Until May 7, 2019, the Executive Board is authorised to repurchase adidas AG shares of up to an amount totalling 10% of the nominal capital at the date of the resolution (or, as the case may be, a lower amount of nominal capital at the date of utilisation of the authorisation) for any lawful purpose and within the legal framework. The authorisation may be used by the company but also by its subordinated Group companies or by third parties on account of the company or its subordinated Group companies or third parties assigned by the company or one of its subordinated Group companies. The repurchase will be carried out via the stock exchange, through a public invitation to submit sale offers, through a public repurchase offer, or through granting tender rights to shareholders. Furthermore, the authorisation sets out the lowest and highest nominal value that may be granted in each case. The purposes for which adidas AG shares repurchased based on this authorisation may be used are set out in the resolution on Item 8 of the Agenda for the Annual General Meeting held on May 8, 2014. The shares may in particular be used as follows:

•• ••

They may be sold via the stock exchange, through a public share purchase offer made to all shareholders or sold otherwise against cash (limited to 10% of the nominal capital taking into account certain offsets) at a price not significantly below the stock market price of shares with the same features. They may be offered and assigned as consideration for the direct or indirect acquisition of companies, parts of companies, participations in companies or other economic assets or within the scope of company mergers.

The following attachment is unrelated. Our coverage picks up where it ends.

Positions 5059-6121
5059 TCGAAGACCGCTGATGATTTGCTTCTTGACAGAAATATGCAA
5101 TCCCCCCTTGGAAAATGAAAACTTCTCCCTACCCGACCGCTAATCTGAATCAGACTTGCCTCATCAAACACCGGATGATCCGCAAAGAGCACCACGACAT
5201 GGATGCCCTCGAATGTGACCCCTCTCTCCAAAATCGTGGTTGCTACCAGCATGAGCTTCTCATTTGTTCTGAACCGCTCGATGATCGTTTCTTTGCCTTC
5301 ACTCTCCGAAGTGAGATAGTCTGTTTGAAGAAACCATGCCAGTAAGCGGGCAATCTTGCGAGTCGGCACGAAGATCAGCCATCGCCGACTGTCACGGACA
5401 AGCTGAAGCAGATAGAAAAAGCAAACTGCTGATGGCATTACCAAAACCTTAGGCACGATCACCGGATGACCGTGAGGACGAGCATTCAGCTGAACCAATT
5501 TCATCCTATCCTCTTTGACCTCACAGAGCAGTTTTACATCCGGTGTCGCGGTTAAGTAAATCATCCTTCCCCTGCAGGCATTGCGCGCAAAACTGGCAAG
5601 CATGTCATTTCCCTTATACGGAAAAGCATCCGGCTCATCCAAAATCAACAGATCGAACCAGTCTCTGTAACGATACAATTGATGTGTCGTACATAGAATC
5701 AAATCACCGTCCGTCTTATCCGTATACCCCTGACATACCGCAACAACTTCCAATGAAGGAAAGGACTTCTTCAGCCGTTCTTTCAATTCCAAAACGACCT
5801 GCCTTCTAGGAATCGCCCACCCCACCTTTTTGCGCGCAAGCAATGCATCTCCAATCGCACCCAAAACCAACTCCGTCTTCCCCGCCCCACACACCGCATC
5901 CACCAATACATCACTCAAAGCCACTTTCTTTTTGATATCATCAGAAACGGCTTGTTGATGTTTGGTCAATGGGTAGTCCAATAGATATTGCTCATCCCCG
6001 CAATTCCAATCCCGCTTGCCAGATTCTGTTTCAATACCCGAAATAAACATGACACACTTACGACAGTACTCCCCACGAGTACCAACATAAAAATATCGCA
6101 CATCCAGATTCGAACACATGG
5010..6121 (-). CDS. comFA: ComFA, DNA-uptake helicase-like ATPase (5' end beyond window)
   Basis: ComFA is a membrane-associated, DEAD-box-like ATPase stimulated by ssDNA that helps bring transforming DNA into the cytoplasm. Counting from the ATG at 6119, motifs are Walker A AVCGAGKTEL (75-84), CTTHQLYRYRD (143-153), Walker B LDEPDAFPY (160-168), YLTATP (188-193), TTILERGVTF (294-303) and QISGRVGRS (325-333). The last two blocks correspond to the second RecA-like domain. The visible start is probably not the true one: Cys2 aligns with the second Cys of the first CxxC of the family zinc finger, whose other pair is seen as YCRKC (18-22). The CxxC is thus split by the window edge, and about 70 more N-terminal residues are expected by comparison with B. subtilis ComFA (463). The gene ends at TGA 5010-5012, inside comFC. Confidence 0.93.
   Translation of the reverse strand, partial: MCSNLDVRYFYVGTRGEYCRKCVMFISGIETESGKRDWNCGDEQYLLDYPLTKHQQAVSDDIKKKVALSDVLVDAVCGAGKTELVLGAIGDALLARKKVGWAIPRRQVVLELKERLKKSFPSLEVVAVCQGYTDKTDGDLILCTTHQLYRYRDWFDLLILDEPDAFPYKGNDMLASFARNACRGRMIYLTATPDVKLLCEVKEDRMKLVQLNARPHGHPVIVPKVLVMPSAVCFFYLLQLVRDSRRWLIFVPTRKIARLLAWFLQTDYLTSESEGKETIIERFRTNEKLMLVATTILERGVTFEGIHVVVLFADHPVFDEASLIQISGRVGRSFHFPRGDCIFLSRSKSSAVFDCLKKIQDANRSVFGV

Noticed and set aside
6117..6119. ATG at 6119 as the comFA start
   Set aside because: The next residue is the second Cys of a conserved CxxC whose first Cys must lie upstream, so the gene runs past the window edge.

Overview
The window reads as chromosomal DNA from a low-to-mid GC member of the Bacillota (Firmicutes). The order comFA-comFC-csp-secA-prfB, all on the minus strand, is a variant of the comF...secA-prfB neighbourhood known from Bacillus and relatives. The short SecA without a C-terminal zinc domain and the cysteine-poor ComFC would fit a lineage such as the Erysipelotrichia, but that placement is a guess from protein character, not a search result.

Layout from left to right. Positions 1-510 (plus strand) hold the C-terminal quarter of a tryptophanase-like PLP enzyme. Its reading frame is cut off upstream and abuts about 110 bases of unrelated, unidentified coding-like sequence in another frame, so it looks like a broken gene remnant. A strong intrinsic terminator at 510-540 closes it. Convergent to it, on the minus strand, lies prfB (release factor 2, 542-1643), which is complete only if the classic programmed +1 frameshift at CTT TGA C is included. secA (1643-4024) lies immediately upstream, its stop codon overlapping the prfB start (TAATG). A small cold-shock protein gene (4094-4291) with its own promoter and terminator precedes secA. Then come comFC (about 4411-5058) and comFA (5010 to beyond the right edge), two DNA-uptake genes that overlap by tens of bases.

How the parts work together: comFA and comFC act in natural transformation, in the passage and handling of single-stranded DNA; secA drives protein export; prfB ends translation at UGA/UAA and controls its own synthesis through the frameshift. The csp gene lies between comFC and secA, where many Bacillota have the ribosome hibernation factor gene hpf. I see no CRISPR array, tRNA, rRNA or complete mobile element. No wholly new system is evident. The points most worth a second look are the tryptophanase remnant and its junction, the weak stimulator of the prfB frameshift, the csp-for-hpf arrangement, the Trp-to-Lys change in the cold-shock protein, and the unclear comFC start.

13 6

3 Group M anagement Report – F inancial Review

Group Business Performance – Disclosures pursuant to § 315 Section 4 and § 289 Section 4 ofthe German Commercial Code

•• •• ••

They may be offered and sold as consideration for the acquisition of industrial property rights or intangible property rights or for the acquisition of licences relating to such rights, also through subordinated Group companies. They may be used for purposes of meeting the subscription or conversion rights or obligations or the company’s right to delivery of shares arising from bonds with warrants and/or convertible bonds issued by the company or its subordinated Group companies. They may be cancelled without the cancellation, or the execution thereof, requiring an additional resolution of the Annual General Meeting.